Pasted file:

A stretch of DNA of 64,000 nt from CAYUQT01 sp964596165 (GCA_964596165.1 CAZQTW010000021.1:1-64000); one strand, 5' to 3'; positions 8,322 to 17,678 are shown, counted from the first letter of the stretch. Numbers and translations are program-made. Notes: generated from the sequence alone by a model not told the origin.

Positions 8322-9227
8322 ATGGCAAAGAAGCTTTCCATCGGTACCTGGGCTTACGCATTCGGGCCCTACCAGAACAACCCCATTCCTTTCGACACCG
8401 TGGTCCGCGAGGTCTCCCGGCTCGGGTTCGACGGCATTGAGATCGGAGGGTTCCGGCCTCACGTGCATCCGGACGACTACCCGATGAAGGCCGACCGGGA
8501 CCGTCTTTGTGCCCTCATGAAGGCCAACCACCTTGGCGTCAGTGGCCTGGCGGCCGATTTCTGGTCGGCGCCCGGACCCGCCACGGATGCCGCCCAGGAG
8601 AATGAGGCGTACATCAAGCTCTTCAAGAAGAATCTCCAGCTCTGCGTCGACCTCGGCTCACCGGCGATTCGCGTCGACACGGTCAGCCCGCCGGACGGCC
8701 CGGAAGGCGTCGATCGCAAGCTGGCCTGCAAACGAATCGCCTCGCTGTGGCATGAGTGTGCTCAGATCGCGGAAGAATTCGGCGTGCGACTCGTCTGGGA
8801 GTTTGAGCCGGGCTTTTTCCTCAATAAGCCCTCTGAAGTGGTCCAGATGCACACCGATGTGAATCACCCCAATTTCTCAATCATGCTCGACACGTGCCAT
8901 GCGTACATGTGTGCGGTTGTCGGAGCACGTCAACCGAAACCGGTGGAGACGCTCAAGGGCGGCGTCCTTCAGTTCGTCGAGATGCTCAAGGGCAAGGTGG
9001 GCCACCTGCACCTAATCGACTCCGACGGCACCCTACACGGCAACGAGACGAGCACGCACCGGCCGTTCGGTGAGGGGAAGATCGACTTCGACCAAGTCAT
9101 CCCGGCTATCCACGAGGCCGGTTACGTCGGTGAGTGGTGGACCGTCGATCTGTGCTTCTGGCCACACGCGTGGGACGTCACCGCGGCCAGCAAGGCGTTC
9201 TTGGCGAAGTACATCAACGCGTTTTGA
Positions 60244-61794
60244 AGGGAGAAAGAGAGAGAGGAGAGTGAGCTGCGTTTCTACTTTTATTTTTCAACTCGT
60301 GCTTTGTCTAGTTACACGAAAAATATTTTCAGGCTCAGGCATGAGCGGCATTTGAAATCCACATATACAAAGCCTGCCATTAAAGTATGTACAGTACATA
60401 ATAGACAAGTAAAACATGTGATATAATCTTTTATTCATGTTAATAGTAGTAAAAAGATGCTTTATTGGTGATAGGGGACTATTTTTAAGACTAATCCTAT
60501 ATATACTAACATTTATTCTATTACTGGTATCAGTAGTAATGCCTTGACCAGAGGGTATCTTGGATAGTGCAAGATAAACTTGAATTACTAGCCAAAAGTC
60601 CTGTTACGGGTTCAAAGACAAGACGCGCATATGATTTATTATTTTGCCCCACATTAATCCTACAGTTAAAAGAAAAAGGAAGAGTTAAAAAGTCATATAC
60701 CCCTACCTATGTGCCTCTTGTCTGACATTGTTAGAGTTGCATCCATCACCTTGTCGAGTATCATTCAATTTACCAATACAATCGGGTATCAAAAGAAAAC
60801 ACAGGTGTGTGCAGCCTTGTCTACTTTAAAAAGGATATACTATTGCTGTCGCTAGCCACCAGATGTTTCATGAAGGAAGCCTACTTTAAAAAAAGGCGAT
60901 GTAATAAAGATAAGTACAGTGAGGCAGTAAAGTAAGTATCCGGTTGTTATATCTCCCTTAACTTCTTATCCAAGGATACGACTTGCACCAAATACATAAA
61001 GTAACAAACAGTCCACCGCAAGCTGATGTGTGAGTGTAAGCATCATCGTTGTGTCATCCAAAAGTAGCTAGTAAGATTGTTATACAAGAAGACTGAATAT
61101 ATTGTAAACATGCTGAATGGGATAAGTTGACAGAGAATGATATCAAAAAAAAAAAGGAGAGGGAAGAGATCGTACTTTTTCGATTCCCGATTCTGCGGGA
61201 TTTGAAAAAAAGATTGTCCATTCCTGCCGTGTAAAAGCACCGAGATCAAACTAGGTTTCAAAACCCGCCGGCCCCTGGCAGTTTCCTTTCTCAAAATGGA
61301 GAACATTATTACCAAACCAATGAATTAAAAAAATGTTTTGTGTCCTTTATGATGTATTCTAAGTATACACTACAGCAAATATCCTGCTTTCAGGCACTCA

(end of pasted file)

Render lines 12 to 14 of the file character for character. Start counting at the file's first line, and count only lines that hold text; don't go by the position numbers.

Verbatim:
9201 TTGGCGAAGTACATCAACGCGTTTTGA
Positions 60244-61794
60244 AGGGAGAAAGAGAGAGAGGAGAGTGAGCTGCGTTTCTACTTTTATTTTTCAACTCGT